And what do our clients really want? Based on feedback collected from business users by the ICC Commission’s task force on “ADR and arbitration” (some of which is referred to in the task force’s Report on “Facilitating Settlement in International Arbitration”), business users want – amongst other things – more dispute prevention tools; more dexterity across dispute resolution options; and arbitrators who can encourage or facilitate settlement.

The dexterity to combine different ADR services allows dispute resolution tools to be tailored to the dispute and parties at hand, and may give parties the best chance of a negotiated settlement, alongside an opportunity to maintain their business relationships.

AI is developing at an exponential pace. A number of studies have demonstrated the potential for AI to predict judicial outcomes with a high degree of accuracy, based on previous decisions, as outlined by Professor Dr Maxi Scherer in her most recent article on this topic entitled “Artificial Intelligence in Arbitral Decision-Making: The New Enlightenment?” (published in ICCA Congress Series 21 (Edinburgh 2022)). However, as identified by Professor Scherer in the same article, there are a number of key obstacles to deploying AI for arbitral decision-making:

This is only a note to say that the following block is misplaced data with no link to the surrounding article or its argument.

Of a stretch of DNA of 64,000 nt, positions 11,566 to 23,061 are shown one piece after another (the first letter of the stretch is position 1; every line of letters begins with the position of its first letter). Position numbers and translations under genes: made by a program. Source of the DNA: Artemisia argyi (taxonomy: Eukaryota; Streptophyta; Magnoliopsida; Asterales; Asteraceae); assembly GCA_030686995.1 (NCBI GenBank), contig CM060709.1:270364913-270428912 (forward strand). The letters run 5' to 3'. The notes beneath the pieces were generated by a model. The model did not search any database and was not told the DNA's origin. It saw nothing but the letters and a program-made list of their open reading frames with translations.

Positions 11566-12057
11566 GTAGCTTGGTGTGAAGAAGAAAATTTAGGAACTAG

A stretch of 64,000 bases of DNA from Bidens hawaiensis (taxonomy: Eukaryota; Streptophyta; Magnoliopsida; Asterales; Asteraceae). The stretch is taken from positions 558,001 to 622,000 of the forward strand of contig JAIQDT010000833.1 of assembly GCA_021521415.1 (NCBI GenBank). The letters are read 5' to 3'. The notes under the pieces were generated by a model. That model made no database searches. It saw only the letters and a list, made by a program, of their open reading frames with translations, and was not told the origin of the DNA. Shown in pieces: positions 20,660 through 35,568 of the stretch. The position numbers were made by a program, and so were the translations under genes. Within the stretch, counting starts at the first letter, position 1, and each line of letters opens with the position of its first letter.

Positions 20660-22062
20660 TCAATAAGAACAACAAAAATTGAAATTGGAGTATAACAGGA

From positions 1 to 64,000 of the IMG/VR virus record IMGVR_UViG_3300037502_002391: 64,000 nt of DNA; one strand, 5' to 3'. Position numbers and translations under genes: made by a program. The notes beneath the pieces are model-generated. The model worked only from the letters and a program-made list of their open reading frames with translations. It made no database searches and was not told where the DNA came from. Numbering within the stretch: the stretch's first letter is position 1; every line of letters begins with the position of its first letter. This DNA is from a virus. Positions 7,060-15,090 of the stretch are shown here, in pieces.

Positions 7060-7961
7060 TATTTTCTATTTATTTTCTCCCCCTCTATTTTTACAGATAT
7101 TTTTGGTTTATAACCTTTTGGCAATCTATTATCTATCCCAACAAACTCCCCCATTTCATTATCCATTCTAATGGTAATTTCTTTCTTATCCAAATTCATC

1. Firstly, a large set of data is required to establish an AI model, and international commercial arbitration awards are generally confidential.
  2. Secondly, the underlying data used to train the model may have been “infected” with human biases, such that such biases may be validated and even exaggerated, as they are held to be “true” for future outcome predictions.
  3. Thirdly, AI programs are not designed to provide reasoned legal decisions: they are based on statistics and probabilities. Whilst the outcomes they predict may look like “intelligent outcomes”, the focus is on predicting the outcome, rather than the reasons influencing why previous decisions have led to similar outcomes.